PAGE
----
Human Biology News
August 27, 2016

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More Human Biology News
August 27, 2016

Aug. 26, 2016 — Researchers have identified RNA-based biomarkers that distinguish between normal, aging hematopoietic stem cells and leukemia stem cells associated with secondary acute myeloid leukemia (sAML), a ... read more

Neuroscientists Stand Up for Basic Cell Biology Research

Aug. 25, 2016 — Clinical trials and translational medicine have certainly given people hope and rapid pathways to cures for some of humankind's most troublesome diseases, but now is not the time to overlook the ... read more

Aug. 25, 2016 — Functional human collagen has been impossible to create in the lab. Now, a team of researchers describes what may be the key to growing functional, natural collagen fibers outside of the body: ... read more

Aug. 25, 2016 — The process of energy generation by mitochondria is closely tied to intracellular calcium regulation by a membrane gateway inside mitochondria known as the mitochondrial Ca2+ uniporter (MCU). How MCU ... read more

New Technique Takes Guesswork out of IVF Embryo Selection

Aug. 25, 2016 — Researchers have successfully trialed a new technique that could aid the process of choosing the "best" embryo for implantation, helping to boost the chances of pregnancy success from the ... read more

A Look at the Molecular Quality Assurance Within Cells

Aug. 25, 2016 — Proteins fulfill vital functions in our body. They transport substances, combat pathogens, and function as catalysts. In order for these processes to function reliably, proteins must adopt a defined ... read more

Coffee Drinking Habits Can Be Written in Our DNA, Study Finds

Aug. 25, 2016 — Researchers have identified a gene that appears to curb coffee consumption. People with a DNA variation in a gene called PDSS2 tend to drink fewer cups of coffee, the study ... read more

Aug. 25, 2016 — Scientists are testing a drug that could boost levels of critical protective protein in brain. In the study, the team conducted tests in a mouse model of Alzheimer's disease by raising the ... read more

Aug. 25, 2016 — New research shows that certain primate stem cells have pluripotency superior to some types derived from mice. The study maps how pluripotency differs among mice, monkeys, and humans, and illustrates ... read more

Diet, Exercise, Both: All Work Equally to Protect Heart Health

Aug. 24, 2016 — For those who need to lose weight, taking off a few pounds by dieting, exercising or both is powerful protection against cardiovascular ... read more

Enigmatic Molecules Maintain Equilibrium Between Fighting Infection, Inflammatory Havoc

Aug. 24, 2016 — Special RNA molecules called long non-coding RNAs are key controllers for maintaining immune health when fighting infection or preventing inflammatory disorders. The discovery offers a potential drug ... read more

Barcodes Show the Blood Family Tree

Aug. 24, 2016 — By assigning a barcode to stem cells, researchers have made it possible to monitor large blood cell populations as well as individual blood cells, and study the changes over time. Among other things, ... read more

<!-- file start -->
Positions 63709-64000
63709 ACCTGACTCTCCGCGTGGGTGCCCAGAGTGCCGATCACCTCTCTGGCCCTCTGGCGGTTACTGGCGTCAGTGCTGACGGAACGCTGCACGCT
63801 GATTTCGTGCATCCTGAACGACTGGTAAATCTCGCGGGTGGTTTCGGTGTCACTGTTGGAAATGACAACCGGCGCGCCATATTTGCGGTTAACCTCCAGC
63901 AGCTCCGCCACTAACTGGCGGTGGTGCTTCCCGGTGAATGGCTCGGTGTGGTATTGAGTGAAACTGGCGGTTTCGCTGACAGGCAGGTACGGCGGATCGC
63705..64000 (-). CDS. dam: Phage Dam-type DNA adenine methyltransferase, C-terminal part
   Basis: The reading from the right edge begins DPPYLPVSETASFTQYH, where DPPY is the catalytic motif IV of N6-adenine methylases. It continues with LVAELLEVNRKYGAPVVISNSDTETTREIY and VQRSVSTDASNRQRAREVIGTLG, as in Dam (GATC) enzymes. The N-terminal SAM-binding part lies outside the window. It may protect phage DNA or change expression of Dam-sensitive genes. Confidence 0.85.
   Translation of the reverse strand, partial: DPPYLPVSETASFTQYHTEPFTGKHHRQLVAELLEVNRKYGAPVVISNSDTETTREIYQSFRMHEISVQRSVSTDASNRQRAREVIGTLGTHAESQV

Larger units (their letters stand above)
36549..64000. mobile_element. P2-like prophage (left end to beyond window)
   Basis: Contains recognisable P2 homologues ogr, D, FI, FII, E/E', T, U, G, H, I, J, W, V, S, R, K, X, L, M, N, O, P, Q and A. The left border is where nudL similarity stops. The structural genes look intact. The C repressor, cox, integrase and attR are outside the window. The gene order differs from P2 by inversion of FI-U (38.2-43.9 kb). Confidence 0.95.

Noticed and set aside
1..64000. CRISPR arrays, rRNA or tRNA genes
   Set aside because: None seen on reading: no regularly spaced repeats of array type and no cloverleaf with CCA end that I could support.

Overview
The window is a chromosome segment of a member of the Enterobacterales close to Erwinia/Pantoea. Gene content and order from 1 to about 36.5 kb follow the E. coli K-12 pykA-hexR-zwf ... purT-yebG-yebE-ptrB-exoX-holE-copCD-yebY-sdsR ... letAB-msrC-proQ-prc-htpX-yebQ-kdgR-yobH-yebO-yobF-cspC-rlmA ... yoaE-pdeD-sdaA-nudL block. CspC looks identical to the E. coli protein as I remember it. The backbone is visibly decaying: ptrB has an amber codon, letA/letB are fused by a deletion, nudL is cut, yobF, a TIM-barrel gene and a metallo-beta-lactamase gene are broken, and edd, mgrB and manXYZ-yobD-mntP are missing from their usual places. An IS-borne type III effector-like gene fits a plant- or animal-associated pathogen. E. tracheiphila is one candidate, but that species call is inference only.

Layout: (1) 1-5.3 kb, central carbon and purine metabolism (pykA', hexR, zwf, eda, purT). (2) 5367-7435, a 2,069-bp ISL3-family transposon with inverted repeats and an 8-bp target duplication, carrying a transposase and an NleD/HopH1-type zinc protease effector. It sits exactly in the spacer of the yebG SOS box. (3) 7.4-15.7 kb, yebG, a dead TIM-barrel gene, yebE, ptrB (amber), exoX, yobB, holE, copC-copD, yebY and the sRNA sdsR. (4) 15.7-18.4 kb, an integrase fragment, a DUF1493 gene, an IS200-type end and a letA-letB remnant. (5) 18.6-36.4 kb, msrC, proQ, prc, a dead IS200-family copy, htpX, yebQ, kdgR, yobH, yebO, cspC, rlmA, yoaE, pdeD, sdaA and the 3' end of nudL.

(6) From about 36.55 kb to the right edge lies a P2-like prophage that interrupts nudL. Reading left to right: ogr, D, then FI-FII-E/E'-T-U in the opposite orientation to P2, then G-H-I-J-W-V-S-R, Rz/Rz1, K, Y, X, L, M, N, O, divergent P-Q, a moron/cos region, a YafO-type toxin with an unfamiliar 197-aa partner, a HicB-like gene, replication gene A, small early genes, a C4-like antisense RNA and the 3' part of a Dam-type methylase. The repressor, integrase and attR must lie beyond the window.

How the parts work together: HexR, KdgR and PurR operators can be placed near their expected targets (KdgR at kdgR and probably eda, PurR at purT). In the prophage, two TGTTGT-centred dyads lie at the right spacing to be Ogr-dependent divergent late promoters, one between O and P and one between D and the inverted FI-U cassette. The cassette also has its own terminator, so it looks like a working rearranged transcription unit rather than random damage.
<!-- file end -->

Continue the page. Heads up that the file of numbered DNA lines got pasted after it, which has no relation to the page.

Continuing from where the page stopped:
New Small Molecule Compounds Could Treat Ebola Virus Infection

Aug. 24, 2016 — Scientists have found Ebola's Achilles' heel: a new kind of chemical compound can block the protein Ebola uses to break out of cells and infect new cells. The compounds could potentially be ... read more

A New Path for Killing Pathogenic Bacteria

Aug. 24, 2016 — Bacteria that cause tuberculosis, leprosy and other diseases, survive by switching between two different types of metabolism. Scientists have now discovered that this switch is controlled by a ... read more

Mechanism That Alters Neural Excitability Offers Window Into Neuropsychiatric Disease

Aug. 23, 2016 — Researchers show, for the first time, that the well-known mechanism of gene expression control -- dynamic changes in DNA methylation -- is also involved in changes to the excitability of neural ... read more

Mutational Tug of War Over HIV's Disease-Inducing Potential

Aug. 23, 2016 — A study from AIDS researchers shows how the expected disease severity when someone is newly infected by HIV reflects a balance between the virus' invisibility to the host's immune system ... read more

New Zika Clone Could Be New Model for Developing Vaccine

Aug. 23, 2016 — Stopping the explosive spread of Zika virus -- which can lead to birth defects in babies born to infected mothers -- depends on genetic insights gleaned through new tools and models. Researchers ... read more

Aug. 22, 2016 — Researchers have discovered a rare and sometimes lethal inflammatory disease -- otulipenia -- that primarily affects young children. They have also identified anti-inflammatory treatments that ease ... read more

Aug. 22, 2016 — Researchers have succeeded in creating embryos with 'heteroplasmy,' or the presence of both maternal and paternal mitochondrial DNA. This new innovation will allow scientists to study ... read more

Esophageal Cancers Driven by 'Marginal Gain' Rather Than Speed

Aug. 22, 2016 — Scientists have shown that unexpectedly, esophageal cancer cells do not divide faster than their normal neighbors. But unlike normal cells, the tumor cells produce slightly more dividing daughter ... read more

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